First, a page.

Reading my morning newspaper today I came across three different things that I refer to as “speed bumps”. Though perhaps minor to some people, these not only caught my eye but literally derailed my reading.
The first was coming across the word “funnest”, as in, “This was the funnest thing I had ever done.” If I had read this in the “Letters to the editor” I might have been able to let this pass. However, I came upon this “not a word” within a column that is nationally syndicated (actually internationally as I’ve read it when I’ve been in Europe) and read by millions. This bothered me enough to cause me to check www.dictionary.com to see if perhaps this had become an accepted word. I did find “funest” (pronounced Fyoo-nest), meaning boding or causing evil or death; fatal; disastrous but this certainly wasn’t what the writer intended as they wrote.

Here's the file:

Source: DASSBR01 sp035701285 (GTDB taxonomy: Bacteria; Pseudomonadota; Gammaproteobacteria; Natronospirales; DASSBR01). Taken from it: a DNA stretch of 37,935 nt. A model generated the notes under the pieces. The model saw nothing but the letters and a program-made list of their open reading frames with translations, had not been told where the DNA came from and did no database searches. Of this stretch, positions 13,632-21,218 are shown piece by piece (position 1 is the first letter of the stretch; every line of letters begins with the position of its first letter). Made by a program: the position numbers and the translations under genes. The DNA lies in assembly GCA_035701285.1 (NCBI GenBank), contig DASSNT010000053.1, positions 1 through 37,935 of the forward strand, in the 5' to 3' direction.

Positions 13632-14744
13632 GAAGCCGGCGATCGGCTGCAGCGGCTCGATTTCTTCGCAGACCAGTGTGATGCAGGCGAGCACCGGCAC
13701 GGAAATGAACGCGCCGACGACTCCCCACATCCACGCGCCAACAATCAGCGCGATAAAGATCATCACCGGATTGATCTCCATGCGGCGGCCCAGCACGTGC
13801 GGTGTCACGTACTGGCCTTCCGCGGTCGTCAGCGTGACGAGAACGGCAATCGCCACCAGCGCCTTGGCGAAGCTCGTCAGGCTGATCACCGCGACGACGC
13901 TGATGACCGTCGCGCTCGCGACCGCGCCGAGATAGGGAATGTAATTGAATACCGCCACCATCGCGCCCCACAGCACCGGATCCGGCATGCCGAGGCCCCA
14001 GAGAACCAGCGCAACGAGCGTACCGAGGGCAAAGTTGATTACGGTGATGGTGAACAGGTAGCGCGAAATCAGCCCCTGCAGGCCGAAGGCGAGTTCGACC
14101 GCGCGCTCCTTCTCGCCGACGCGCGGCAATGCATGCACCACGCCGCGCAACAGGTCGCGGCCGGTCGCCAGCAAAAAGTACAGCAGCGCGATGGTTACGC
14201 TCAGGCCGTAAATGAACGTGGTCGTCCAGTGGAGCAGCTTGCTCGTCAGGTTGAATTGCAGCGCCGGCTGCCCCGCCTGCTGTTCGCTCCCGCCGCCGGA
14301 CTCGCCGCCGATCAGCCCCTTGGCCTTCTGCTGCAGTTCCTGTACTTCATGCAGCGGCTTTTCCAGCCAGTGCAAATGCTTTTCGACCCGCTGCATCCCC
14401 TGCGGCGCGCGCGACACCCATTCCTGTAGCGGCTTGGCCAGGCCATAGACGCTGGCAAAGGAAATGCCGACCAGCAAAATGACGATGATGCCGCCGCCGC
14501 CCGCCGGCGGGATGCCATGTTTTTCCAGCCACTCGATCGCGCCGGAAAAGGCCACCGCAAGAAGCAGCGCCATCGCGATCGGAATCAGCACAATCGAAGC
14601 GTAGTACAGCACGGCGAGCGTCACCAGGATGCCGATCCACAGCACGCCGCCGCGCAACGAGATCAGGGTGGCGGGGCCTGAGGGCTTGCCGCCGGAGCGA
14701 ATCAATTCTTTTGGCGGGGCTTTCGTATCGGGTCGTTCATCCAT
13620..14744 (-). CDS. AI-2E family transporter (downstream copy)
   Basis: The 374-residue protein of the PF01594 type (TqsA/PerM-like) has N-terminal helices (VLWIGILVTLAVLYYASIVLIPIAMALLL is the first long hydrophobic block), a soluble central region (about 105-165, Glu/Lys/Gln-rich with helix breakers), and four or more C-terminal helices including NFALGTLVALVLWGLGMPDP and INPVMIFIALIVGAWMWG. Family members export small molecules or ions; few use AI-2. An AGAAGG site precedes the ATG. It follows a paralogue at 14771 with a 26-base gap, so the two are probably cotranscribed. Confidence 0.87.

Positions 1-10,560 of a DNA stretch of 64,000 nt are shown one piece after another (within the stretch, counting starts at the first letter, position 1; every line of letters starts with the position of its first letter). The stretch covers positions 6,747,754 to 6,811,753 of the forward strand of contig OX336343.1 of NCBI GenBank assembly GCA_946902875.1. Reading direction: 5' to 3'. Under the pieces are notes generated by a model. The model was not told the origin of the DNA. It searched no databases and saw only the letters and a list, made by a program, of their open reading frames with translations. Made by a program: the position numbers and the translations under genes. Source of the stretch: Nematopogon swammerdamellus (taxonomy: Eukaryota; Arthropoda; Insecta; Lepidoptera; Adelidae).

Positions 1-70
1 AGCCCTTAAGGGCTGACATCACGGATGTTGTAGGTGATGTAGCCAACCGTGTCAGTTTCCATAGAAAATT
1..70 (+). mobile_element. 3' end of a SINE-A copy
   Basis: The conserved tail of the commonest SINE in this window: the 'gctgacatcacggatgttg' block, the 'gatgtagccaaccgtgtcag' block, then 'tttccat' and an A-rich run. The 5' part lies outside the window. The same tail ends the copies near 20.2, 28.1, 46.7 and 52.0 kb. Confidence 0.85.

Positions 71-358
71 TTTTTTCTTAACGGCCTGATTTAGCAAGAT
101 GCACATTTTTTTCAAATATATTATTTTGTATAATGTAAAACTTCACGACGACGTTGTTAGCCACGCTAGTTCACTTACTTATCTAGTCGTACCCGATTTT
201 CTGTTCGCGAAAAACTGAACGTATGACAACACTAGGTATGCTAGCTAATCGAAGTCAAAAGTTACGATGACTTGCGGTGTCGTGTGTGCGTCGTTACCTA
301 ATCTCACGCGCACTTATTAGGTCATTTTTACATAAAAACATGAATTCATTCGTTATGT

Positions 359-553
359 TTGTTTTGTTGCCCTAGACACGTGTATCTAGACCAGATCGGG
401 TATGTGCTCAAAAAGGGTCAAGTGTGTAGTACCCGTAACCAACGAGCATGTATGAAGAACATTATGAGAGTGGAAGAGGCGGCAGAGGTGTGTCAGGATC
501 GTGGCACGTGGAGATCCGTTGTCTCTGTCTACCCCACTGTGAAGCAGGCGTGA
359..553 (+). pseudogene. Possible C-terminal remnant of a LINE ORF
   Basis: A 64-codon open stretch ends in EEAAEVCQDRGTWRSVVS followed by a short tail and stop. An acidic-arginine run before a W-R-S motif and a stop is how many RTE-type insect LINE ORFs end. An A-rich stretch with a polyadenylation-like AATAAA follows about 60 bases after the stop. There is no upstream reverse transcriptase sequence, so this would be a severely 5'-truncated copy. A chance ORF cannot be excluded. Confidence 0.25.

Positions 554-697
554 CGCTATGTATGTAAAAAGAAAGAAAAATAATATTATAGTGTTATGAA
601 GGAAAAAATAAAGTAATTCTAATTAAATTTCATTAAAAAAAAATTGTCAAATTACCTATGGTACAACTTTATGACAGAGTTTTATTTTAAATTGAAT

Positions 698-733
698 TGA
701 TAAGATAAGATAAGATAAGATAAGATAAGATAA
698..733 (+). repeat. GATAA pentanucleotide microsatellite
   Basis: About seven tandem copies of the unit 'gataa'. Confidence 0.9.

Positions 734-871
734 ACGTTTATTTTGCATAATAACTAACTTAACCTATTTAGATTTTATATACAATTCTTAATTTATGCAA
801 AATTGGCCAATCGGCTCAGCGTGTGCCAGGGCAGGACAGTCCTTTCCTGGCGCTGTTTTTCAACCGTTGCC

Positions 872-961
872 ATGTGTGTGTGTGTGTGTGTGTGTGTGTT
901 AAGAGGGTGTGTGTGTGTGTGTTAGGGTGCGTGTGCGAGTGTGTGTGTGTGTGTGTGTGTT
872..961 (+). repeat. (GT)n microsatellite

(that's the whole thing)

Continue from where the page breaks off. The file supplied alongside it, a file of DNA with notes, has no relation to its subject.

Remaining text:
In that same paper, I read a piece in the “Goings on about Town” about a spat of burglaries in a nearby town. I then read the exact same article under “Our Neighbors”. (I read about 1/3 of the article before I realized I had already read it. I then went back and checked to see if I was just tired and hadn’t had enough coffee or if in fact this article had been duplicated.
My morning reading was less than enjoyable at that point. And then I came across a picture with what was obviously the wrong caption. I did get a good chuckle out of this as the picture was of a family at a picnic and the caption read, “Town meeting results in clash of ideas.”
Will this make me cancel my subscription? Probably not. Has it changed my opinion/impression of the paper and the people that publish it? Yes, it has.
I’ve no doubt that “speed bumps” have a similar impact on the people reviewing/evaluating proposals.